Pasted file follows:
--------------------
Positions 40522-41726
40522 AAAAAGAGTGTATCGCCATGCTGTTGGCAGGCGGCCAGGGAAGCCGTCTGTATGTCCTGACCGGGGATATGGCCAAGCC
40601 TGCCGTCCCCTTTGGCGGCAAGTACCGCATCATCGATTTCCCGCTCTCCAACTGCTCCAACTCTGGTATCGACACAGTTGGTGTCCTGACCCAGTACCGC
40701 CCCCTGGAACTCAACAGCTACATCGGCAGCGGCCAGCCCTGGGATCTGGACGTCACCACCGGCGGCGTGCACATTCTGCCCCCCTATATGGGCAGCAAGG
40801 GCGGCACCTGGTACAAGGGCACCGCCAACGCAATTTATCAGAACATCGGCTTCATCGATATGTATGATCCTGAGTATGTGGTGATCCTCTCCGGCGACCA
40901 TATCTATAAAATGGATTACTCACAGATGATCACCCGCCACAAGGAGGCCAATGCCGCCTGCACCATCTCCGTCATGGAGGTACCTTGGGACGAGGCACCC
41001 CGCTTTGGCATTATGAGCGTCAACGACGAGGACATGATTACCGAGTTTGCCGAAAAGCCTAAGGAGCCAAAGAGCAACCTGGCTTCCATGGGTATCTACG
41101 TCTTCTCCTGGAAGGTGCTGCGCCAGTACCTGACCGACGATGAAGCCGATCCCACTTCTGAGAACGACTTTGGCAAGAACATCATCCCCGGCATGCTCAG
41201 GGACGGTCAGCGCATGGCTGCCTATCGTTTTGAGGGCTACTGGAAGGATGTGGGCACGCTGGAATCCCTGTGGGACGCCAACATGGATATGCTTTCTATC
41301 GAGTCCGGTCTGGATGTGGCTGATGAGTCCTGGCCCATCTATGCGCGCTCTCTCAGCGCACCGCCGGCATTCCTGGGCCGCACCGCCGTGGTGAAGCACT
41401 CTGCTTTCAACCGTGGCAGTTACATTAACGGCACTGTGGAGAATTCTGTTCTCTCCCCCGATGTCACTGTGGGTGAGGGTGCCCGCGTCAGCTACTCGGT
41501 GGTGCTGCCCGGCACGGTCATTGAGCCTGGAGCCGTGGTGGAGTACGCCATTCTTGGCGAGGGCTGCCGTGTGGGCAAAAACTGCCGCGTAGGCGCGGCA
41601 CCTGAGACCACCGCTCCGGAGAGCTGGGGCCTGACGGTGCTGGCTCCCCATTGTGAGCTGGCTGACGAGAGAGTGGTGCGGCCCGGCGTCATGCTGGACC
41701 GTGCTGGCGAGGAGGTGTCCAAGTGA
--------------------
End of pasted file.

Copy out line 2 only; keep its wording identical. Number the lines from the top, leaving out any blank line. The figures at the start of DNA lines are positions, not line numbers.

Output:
40522 AAAAAGAGTGTATCGCCATGCTGTTGGCAGGCGGCCAGGGAAGCCGTCTGTATGTCCTGACCGGGGATATGGCCAAGCC